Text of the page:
How could the same s--happen to the same guy twice?" wonders the battered and bruised John McClane (Bruce Willis), and anybody who saw "Die Hard" laughs at the joke. The first Christmas it was the Nakatomi high-rise in Century City. This Christmas it's the airport in Washington, D.C. The L.A. cop is minding his own business, waiting for a plane carrying his wife (Bonnie Bedelia), when all hell breaks loose. It seems "the biggest drug dealer in the world," an evil Central American dictator (Franco Nero), is en route to Washington to stand trial, and a crack unit of terrorists led by Colonel Stuart (William Sadler) seizes control of the airport to facilitate the drug lord's escape. With a storm closing in and the airport's power and communication links taken over by the terrorists, everyone on all incoming flights is in deadly peril--including Mrs. McClane, who happens to be on the same plane as the craven TV journalist Thornberg (William Atherton), back for another round of abuse. Surrounded by bumbling cops and confused bureaucrats, the daredevil cop once again has to save the day. Die Hard 2 is offend running . . .
If "Die Hard," directed by John McTiernan, was the best adventure movie of 1988, this sequel, directed by Renny Harlin ("A Nightmare on Elm Street 4: The Dream Master"), may be the most profligately entertaining thrill machine of the summer. The "Die Hard" movies--and they could well turn into a series, Bruce Willis permitting--have many of the same virtues of the best of the James Bond movies: first-rate production values, an endless supply of escalating cliffhangers and a fine sense of their own preposterousness. Willis's McClane is a blue-collar Bond, blunter and more of a hothead, but always ready with a quip. And, of course, no less invincible.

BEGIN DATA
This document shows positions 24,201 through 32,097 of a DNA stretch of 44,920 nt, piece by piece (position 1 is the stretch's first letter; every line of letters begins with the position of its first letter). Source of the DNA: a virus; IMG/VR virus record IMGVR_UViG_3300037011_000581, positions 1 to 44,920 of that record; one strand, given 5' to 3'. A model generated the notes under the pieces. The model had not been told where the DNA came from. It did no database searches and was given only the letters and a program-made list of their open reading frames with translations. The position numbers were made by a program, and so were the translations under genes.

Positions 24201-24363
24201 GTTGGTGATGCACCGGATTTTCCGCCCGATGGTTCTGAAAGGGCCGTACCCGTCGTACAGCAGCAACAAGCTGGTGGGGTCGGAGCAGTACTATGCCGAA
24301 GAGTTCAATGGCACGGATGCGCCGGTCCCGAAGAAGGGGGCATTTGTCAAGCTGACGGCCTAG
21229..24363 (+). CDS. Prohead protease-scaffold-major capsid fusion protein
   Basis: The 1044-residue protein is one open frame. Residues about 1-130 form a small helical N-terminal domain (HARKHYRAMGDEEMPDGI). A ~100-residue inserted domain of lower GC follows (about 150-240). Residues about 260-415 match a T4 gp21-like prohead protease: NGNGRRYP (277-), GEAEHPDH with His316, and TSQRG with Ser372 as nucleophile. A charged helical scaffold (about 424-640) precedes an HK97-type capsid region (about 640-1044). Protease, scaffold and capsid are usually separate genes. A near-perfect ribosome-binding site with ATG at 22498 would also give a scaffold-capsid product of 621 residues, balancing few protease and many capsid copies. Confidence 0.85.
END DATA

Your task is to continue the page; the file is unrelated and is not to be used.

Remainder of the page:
The screenwriters, Steven E. de Souza and Doug Richardson, surround McClane with a more than serviceable set of foils, allies and antagonists. Dennis Franz is properly infuriating as a second-rate police captain jealously guarding his turf; lawyer/ actor Fred Dalton Thompson (who pops up in "Days of Thunder") is effortlessly authoritative as the good airport official; John Amos heads the antiterrorist unit called in to fight Colonel Stuart's men, and Atherton is once again supremely slimy, the newscaster's Uriah Heep.
Quality control: The original was arguably a touch more stylish than the sequel: McTiernan's action set pieces seem in retrospect more sleekly spectacular, and Jan De Bont's cinematography was crisper and more polished than Oliver Wood's (De Bont had a richer California light to play with). These quibbles aside, the quality control has been maintained. "Die Hard 2," like most of the big summer entertainments, is violent and intense, but this one doesn't wear out its welcome. The filmmakers know the audience is challenging them to top themselves, and they've risen to the bait. Harlin and company build suspense the old-fashioned way. They earn it.